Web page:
Cristiano Ronaldo's new club Juventus are doing their bit for the environment by wearing a new kit made from 100% recycled ocean plastic after manufacturer Adidas partnered with the Parley for the Oceans environmental innovation network
Juventus has unveiled a new football kit that is made entirely from recycled ocean plastic.
The Italian club’s third kit, which will be worn by new star signing Cristiano Ronaldo, has been manufactured by German sportswear giant Adidas using material from Parley for the Oceans.
Adidas designer Francesca Venturini said: “Through our partnership with Parley for the Oceans we’ve been able to create this beautiful jersey made from ocean plastic.
“The dark grey shade with yellow accents makes it the perfect jersey to be worn either on pitch or on the streets.”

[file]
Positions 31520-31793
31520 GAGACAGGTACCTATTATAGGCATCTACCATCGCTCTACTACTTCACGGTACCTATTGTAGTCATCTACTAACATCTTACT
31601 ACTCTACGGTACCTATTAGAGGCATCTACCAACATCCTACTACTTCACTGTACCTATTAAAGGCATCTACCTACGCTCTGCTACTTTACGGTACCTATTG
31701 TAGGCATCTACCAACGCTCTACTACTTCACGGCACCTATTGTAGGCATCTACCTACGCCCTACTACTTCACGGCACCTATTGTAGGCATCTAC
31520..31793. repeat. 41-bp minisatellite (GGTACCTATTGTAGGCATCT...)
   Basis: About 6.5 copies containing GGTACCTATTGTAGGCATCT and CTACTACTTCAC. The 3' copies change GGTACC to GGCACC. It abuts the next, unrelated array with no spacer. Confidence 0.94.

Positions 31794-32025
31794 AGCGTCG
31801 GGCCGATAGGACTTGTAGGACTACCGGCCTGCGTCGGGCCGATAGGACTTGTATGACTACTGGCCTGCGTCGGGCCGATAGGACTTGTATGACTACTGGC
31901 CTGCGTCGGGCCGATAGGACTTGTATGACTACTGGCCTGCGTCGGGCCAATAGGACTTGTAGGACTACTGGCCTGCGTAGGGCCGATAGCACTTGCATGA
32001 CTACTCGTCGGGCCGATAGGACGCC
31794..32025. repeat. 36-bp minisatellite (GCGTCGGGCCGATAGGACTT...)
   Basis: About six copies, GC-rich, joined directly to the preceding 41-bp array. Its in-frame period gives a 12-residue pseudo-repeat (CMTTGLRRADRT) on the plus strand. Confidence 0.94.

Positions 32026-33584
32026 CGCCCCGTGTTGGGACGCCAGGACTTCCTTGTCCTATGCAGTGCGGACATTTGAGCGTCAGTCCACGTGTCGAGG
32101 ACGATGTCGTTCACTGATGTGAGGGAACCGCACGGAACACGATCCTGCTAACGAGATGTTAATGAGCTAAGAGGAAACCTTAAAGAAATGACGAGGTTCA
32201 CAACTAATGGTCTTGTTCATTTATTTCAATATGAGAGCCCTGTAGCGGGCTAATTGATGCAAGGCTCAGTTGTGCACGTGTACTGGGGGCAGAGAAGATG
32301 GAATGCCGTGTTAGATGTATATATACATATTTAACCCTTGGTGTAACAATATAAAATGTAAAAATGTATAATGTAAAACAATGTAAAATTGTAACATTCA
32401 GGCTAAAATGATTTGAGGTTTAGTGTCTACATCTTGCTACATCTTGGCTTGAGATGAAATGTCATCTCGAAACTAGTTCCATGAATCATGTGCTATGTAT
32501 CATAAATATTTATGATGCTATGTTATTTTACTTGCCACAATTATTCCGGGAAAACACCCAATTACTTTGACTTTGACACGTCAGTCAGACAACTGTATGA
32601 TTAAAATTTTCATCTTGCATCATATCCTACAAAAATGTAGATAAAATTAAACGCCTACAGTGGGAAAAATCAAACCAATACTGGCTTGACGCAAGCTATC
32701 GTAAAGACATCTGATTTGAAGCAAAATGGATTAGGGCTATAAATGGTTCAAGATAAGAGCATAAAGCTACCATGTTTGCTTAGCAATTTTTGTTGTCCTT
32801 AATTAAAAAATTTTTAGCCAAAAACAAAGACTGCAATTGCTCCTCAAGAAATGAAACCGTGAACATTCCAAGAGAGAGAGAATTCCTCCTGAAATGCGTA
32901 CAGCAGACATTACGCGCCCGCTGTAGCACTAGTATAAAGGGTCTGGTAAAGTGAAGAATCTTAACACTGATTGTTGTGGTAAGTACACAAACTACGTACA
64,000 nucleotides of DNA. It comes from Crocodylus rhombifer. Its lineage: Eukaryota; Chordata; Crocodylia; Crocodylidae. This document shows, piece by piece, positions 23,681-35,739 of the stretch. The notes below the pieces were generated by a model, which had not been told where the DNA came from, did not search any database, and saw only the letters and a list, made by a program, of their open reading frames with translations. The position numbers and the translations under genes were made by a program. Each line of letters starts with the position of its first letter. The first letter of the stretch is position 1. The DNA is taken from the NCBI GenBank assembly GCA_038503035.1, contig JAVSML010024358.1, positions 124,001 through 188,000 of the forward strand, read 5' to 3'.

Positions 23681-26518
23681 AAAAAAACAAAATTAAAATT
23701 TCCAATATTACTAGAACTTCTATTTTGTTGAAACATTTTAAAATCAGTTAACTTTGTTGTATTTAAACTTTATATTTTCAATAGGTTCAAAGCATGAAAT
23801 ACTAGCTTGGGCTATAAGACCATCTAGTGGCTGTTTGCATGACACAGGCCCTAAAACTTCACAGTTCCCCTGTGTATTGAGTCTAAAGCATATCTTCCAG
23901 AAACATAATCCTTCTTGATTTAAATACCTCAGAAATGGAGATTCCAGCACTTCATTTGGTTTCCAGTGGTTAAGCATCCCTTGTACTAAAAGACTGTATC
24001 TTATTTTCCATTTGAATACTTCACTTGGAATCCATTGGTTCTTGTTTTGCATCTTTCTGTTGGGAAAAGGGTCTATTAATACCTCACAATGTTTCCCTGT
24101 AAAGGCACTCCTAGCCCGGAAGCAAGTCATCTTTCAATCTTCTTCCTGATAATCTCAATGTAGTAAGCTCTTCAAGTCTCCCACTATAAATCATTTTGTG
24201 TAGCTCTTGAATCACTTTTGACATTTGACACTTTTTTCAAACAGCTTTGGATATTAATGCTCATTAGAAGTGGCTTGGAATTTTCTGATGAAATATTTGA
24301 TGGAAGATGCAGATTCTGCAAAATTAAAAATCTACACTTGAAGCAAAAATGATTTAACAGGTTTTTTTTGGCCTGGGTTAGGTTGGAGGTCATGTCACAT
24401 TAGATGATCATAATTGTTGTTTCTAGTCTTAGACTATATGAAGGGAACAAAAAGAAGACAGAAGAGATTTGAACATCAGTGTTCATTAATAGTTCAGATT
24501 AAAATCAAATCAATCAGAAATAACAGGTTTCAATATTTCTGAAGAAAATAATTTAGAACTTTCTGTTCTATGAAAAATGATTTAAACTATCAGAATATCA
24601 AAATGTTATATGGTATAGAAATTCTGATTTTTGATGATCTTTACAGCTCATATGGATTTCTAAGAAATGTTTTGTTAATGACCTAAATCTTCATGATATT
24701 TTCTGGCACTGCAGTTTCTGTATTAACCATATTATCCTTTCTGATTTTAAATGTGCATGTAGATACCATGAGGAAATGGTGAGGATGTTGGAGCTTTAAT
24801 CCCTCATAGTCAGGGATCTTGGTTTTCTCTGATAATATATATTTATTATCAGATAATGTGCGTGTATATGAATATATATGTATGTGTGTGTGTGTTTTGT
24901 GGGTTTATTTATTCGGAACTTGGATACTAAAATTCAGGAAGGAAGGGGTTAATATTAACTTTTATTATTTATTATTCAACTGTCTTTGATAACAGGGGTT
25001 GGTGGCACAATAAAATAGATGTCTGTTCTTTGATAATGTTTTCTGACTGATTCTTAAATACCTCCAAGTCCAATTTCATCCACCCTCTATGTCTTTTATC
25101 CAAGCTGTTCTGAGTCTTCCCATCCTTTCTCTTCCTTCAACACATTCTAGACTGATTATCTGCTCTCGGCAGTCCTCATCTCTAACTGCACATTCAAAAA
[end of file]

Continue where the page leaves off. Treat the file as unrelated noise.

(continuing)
Juventus not the only club to use recycled ocean plastic
Juventus said the strip, which is made from a 100% recycled polyester interlock material, fuses performance technology with eco-innovative design.
Other Adidas partners Manchester United, Real Madrid and Bayern Munich will also have their third kits made from recycled ocean plastic.
It’s not just football kits, either, as the sportswear company has used the Parley material in a line of trainers, hoodies, pants and swimsuits.
Recycled ocean plastic is needed to reduce effects of pollution
According to Greenpeace, an estimated 12.7 million tonnes of plastic – including everything from plastic bottles and bags to microbeads – end up in the sea every year.
Big pieces of the material has choked and entangled sealife, while tiny pieces of plastic have clogged the stomachs of creatures who mistake it for food – while also ending up in seafood.
Parley for the Oceans says scientists have predicted all the world’s coral reef ecosystems will be gone by 2025 and commercial fisheries could collapse by 2048, while most sea life could end within the next six to 16 years.
A number of big corporations have made pledges to reduce their plastic footprint in the coming years to tackle the problem, while some governments have placed bans on single-use plastics.
Now, the latest innovations have included finding ways to use recycled ocean plastic in designs for goods like clothing.